• ADC Telecom named its corporate controller and treasurer, Gokul Hemmady, to the post of CFO. He succeeds Robert Switz, who was promoted to president and chief executive of the telecommunications-equipment maker in mid-August after Richard Roscitt left the company to join MCI. In 1997, Hemmady joined ADC as assistant treasurer; he has been the company’s corporate controller and treasurer since 2002. ADC also named Mark Borman to the post of treasurer, in addition to his current responsibilities as vice president of investor relations.
  • Kulicke & Soffa Industries of Willow Grove, Pennsylvania, announced that Clifford G. Sprague, who suffered a mild heart attack on August 21, will retire from his post as CFO to move to Florida with his family. Sprague will be replaced by Maurice Carson, who has been the vice president of finance and corporate controller of Cypress Semiconductor Corp. in San Jose, California, since 2001. Sprague is recuperating quickly and expects to help K&S make the transition, the company added.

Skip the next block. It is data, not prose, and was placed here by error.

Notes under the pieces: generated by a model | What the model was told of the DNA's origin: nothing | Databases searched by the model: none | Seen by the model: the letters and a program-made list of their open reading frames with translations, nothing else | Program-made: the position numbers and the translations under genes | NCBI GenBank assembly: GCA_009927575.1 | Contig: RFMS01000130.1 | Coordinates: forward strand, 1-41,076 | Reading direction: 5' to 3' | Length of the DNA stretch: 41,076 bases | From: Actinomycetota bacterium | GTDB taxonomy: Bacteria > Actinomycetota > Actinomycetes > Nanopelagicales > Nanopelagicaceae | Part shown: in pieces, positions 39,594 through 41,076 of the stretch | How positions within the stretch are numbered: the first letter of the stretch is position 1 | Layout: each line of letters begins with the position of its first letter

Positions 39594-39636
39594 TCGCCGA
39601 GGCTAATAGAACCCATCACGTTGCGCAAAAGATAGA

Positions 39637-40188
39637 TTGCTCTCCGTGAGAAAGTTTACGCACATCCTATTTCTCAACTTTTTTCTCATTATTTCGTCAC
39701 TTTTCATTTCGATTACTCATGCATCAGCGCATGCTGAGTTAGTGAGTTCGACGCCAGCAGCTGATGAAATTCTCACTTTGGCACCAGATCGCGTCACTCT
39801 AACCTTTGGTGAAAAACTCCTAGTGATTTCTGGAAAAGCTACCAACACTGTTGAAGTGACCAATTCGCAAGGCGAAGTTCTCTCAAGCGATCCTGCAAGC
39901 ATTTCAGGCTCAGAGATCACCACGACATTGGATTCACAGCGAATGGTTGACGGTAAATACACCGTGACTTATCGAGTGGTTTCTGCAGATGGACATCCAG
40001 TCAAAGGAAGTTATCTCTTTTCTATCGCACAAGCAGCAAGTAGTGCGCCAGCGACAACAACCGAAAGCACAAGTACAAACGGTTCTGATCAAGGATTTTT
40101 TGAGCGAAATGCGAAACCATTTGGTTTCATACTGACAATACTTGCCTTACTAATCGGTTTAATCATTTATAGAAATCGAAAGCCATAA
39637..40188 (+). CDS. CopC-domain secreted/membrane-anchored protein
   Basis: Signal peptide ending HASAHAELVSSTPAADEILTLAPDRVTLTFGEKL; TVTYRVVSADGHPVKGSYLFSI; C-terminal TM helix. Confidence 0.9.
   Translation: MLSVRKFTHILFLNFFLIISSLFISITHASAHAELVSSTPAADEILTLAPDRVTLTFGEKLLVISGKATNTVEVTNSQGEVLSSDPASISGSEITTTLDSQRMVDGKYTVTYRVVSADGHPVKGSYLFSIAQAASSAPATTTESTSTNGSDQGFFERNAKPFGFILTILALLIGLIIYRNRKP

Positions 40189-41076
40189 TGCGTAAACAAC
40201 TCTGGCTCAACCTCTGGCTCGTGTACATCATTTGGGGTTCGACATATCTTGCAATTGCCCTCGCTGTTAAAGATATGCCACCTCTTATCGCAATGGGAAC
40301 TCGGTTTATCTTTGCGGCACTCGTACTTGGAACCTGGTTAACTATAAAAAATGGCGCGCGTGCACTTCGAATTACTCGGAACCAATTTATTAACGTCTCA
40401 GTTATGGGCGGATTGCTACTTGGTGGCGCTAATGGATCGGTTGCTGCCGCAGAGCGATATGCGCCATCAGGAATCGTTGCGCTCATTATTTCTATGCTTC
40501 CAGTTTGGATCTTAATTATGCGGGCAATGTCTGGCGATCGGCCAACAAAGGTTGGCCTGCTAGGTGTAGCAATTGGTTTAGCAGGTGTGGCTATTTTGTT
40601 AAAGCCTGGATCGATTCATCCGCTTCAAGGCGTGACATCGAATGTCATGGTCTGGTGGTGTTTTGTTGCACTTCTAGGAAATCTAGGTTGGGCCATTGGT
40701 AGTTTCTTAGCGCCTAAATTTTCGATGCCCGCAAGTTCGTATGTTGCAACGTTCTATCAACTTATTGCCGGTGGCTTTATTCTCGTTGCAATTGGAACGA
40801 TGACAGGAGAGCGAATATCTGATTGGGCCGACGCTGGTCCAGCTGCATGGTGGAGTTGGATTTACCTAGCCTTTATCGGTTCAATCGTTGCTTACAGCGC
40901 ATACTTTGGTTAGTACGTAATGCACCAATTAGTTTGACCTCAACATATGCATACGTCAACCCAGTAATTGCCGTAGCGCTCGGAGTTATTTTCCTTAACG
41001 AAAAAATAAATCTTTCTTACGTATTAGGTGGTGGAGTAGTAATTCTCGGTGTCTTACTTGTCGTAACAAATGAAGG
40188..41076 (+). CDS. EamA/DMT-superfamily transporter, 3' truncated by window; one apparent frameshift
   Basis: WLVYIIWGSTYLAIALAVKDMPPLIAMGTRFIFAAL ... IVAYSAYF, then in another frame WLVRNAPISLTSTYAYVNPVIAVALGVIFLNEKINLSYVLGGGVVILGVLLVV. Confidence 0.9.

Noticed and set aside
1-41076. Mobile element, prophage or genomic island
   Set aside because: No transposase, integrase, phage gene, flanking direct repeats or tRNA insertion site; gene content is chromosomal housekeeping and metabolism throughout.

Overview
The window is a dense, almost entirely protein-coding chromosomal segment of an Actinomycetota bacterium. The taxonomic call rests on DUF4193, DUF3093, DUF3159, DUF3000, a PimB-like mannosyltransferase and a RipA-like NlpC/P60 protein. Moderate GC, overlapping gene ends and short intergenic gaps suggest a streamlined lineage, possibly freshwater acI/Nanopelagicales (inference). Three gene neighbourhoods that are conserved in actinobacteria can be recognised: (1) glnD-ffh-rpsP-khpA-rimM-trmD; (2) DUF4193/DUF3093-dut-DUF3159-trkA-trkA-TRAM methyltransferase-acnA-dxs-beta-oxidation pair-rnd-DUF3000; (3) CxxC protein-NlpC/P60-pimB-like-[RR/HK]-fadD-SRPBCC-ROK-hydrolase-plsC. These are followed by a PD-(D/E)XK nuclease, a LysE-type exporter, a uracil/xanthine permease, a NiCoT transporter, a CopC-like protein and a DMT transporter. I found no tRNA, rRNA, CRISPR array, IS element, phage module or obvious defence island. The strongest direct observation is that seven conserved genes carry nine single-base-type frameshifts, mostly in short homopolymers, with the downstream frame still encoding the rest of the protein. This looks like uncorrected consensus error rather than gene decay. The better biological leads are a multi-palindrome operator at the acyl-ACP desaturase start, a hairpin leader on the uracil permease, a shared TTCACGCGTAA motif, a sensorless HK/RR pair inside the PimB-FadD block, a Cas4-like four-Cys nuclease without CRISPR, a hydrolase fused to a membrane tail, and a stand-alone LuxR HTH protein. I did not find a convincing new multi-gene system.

In ”Warning Shot from the SEC’s Cutler,” the August 22 edition of Today in Finance, we incorrectly reported that C. Wayne Stallings, who resigned ”after it was found that he was responsible for more than a year’s worth of salary overpayments,” was the CFO of the state of North Carolina.

In fact, Stallings was the CFO of the state’s Department of Transportation. Robert L. Powell, the state controller, is the chief financial officer of the state of North Carolina.

According to the Associated Press, state Transportation Secretary Lyndo Tippett has named Zeke Partin as interim CFO of the department. Partin has most recently served as assistant state controller for financial systems.